Daily Brief | December FOMC Edition
Daily commentary for U.S. broad market indices.
Equity index futures are lower after Monday’s failed balance-area breakout in the S&P 500 had that index rotate to and through the opposite end of a multi-day consolidation, yesterday.
This trade is in the face of expectations the Federal Reserve (Fed) will accelerate the taper to bond-buying, clearing the way for interest-rate hikes.
Rising rates, among other factors, have the potential to decrease the present value of future earnings, thereby making stocks, especially those that are high growth, less attractive.
The ruling narrative, so to speak, has resulted in the selling of expensive areas of the market.
Ahead is retail sales, import prices, and Empire State Manufacturing Index (8:30 AM ET) data. Then there are releases on the NAHB Home Builders’ Index, business inventories, inventory-sales ratio (10:00 AM ET). Later is a Federal Open Market Committee (FOMC) announcement (2:00 PM ET) and press conference (2:30 PM ET).
What To Expect
According to SpotGamma, into this week, participants had been increasing their short-delta exposure (via a lot of call selling and a bit of put buying).
This resulted in dealers selling (buying) futures into strength (weakness), a dynamic that promotes consolidation.
Later, as participants positioned for the FOMC event, demand for protection expanded and the S&P 500 made it to and through the low-end of the consolidation against the $4,700.00 high activity options strike.
The trade built out areas of high volume (HVNode) via the cave-fill process in locations where prior discovery left weak structure – gaps and p-shaped emotional, multiple distribution profile structures (i.e., old-money covering shorts).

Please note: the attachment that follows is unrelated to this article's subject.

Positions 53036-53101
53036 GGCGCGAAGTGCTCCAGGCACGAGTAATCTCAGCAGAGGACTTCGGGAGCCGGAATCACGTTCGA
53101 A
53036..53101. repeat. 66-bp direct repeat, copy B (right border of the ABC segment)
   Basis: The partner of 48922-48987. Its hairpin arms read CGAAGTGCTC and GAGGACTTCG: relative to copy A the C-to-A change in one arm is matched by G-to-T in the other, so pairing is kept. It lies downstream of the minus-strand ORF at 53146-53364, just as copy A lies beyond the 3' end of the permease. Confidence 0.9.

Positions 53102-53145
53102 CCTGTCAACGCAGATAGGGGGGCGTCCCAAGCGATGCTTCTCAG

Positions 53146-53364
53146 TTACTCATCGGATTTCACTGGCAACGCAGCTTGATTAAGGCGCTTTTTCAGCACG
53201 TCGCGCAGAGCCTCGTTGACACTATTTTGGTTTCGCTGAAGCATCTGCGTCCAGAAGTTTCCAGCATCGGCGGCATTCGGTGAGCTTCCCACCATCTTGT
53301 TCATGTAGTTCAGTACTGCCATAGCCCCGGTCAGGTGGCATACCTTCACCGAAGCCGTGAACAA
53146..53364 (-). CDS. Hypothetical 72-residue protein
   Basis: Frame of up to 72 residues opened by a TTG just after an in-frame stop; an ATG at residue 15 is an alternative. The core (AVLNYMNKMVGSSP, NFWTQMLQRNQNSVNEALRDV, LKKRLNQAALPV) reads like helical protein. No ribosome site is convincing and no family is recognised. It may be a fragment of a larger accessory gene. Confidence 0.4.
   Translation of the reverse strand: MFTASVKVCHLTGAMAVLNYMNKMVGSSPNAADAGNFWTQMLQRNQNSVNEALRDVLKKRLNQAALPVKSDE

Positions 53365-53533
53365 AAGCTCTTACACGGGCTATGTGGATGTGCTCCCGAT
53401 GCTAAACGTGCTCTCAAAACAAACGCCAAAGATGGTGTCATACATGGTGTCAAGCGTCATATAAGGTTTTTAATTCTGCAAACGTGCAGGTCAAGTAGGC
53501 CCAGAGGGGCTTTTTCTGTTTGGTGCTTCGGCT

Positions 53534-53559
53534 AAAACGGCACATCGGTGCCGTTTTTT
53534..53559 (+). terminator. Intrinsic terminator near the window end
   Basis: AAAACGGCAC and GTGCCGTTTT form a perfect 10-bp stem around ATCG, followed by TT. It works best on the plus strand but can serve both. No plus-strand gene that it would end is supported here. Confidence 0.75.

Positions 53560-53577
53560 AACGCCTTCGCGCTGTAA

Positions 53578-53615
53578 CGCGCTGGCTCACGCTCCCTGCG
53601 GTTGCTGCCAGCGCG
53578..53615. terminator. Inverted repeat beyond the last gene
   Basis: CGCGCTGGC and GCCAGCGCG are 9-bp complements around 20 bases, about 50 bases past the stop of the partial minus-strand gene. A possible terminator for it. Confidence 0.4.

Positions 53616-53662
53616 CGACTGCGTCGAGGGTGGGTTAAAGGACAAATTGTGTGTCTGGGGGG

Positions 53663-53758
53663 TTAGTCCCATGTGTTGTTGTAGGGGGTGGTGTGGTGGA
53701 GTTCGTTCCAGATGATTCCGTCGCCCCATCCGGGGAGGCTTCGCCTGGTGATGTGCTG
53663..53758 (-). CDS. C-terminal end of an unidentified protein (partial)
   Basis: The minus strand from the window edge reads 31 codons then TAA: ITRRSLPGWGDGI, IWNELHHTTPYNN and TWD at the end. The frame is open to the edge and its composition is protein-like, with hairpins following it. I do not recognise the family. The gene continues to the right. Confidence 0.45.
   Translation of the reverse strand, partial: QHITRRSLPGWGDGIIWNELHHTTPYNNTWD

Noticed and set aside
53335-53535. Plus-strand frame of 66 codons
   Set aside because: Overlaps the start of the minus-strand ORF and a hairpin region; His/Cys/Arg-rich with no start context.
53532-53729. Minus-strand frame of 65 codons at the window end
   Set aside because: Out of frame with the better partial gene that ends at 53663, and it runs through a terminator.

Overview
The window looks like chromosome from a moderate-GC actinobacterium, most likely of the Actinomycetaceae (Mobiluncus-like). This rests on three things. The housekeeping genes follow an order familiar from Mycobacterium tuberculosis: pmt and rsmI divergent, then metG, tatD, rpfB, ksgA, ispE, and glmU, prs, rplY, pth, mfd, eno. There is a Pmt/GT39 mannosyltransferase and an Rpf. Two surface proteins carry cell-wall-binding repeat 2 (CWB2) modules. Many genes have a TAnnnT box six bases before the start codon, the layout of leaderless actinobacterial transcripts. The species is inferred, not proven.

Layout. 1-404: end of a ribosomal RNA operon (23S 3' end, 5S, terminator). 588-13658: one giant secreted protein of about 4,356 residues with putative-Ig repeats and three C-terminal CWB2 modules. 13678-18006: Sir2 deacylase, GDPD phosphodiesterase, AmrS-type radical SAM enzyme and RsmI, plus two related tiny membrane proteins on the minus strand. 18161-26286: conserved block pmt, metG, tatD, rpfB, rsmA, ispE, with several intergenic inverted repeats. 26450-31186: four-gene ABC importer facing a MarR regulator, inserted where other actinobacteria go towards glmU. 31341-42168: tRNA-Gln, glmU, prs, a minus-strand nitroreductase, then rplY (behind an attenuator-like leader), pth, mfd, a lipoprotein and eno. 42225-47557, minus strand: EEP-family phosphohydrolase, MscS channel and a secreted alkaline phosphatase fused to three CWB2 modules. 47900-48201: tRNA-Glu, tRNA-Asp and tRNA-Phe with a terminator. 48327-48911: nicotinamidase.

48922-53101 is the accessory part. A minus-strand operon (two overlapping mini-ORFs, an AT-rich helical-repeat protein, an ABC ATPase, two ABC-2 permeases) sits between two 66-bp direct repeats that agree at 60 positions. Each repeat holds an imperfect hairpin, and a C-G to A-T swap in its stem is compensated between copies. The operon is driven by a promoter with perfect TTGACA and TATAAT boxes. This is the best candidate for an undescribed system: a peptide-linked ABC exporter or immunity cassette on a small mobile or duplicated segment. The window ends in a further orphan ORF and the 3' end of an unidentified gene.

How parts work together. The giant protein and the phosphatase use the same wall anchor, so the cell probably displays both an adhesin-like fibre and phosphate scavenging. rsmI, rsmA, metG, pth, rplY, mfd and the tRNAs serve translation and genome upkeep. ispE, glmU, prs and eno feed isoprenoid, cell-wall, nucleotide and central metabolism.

As evidenced by a divergent volume delta, responsive buyers surfaced at a key volume-weighted average price (VWAP) level (near $4,600.00 S&P 500), at which liquidity algorithms are benchmarked and programmed to buy and sell.
At the same time, as SpotGamma (beta) Hedging Impact of Real-Time Options (HIRO) indicator suggested “participants saw lower prices as an opportunity to express their opinion of lower volatility into Wednesday’s Federal Open Market Committee (FOMC) update.”
Context: Today, we get clarity from the Fed.
The expectation is that the asset purchases are scaled back by $30 billion per month versus the expected $15 billion. In doubling the pace of the taper to bond-buying, the odds of earlier rate hikes increase markedly.
“If the Fed does not address inflation soon, they risk long rates shooting much higher,” says Jim Bianco of Bianco Research.
“But if they follow the market’s lead in aggressively hiking rates, they risk hurting the economy. We understand the Fed’s paralysis given the massive uncertainty coming out of the pandemic. However, the longer they wait to address inflation, the worse this conundrum will become.”
Notwithstanding, today’s rates are supporting validations better than in the ‘90s.
At the same time, equity markets tend to rally into the first hike; Moody’s Corporation’s (NYSE: MCO) forecast aligns with that – “the Dow Jones Industrial Average increases this quarter and peaks in early 2022, … [followed by] steady decline through 2022.”
Immediate risks, though, remain.
There are growing pockets of weakness – as evidenced by divergent breadth – in the face of U.S. stocks’ inflation-adjusted earnings yield turning negative.
Similarly, participants are more exposed to leveraged products, among other things, which increases the speed with which volatility is realized.
“One potential catalyst would be an explosion in the value of margin accounts at brokers and dealers, which amounted to $595 billion in the second quarter, nearly double the pre-pandemic level. A drop in stock prices could trigger margin calls.”
So despite “natural, passive buying support” and positioning metrics flashing a buy, as well as expectations of “the strongest quarterly nominal [economic] growth in more than three decades,” offsides positioning may prompt a reaction that exacerbates underlying price movements.